Liquidity for retirees
Retirees typically have special liquidity needs such as increasing medical costs. For example, the need for emergency funds may diminish somewhat, as job loss becomes less of a concern. However, it may make sense to set aside enough cash to cover at least 12 months' living expenses to provide cash for spending and limit pressure to sell from the portfolio at an inopportune time. Use this for current expenditures, not the rest of your portfolio.
Beyond that, consider keeping another two-to-four years' worth of expenses in shorter-term investment alternatives (short-term bonds, CDs and so forth) as part of the fixed income portion of your retirement portfolio. That way, during a bear market, you could avoid having to liquidate other assets during the worst possible time.
Reason 2: Flexibility
By holding a percentage of your portfolio in cash, you can take advantage of investment opportunities as they arise. A cash allocation may come in handy if you wish to slightly overweight or underweight certain asset classes in your portfolio based on your outlook for the markets.
In addition, a cash allocation can provide flexibility when it's time to rebalance your portfolio and/or pay investment fees. You might also use excess cash to buy on dips when markets fall, or replenish your cash cushion when markets rise.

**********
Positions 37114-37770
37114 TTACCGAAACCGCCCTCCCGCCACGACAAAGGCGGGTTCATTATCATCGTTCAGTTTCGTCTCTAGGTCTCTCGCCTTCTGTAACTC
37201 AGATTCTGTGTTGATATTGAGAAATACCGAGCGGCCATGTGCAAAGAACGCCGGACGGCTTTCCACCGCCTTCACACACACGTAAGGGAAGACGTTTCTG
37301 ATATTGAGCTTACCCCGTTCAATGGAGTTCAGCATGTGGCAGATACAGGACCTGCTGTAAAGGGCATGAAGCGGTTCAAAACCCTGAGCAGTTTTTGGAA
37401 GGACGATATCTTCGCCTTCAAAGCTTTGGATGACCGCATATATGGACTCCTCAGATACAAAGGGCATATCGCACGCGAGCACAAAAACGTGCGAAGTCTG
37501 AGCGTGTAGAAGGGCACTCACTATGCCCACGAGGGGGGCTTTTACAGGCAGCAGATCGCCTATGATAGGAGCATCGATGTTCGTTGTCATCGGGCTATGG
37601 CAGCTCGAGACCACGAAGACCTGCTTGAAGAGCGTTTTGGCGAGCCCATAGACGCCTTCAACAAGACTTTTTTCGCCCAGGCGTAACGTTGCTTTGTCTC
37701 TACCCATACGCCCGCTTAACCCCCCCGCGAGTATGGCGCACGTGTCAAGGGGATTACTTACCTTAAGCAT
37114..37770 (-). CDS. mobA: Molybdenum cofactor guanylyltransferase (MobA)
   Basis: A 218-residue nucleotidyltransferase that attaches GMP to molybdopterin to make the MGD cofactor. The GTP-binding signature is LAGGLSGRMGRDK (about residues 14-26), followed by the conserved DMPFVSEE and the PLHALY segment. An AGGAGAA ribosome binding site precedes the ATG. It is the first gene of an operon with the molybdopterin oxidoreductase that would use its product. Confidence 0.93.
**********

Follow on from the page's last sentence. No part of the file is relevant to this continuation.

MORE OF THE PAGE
Reason 3: Stability
Bonds have been the traditional choice when seeking to reduce a portfolio's overall risk. They have tended to perform differently than stocks in the same market conditions—sometimes moving in the opposite direction.
Historically, however, cash investments have been even less correlated with stocks. What's more, cash investments are, on average, far less volatile than long-term bonds. The big advantage of bonds, of course, is potential for higher income. That said, in the appropriate proportion, cash and cash investments can help to stabilize investment portfolios over time.
After you've set aside money for emergencies and known obligations, investors may consider including some cash in their long-term portfolios. The actual percentage will depend on time horizon and overall risk tolerance.
For this role, cash investments are meant to be the more defensive part of a portfolio. Don't take too much risk for a bit of extra return here. Risk is generally best left for the more aggressive portions of a portfolio.
Concerned about low cash rates today?
If you're worried that your cash and cash investments aren't providing adequate returns, remember that cash should be more about safety than income or risk for higher returns. It's also important to keep in mind that today's rates on cash investments of any kind are generally low because the Federal Reserve continues to keep interest rates near record lows. This keeps returns on most cash investments low, as well.
If interest rates rise, returns on cash investments tend to rise quickly, as well. When the Fed raises rates due to economic recovery or because inflation begins to rise, rates on cash investments tend to follow soon after.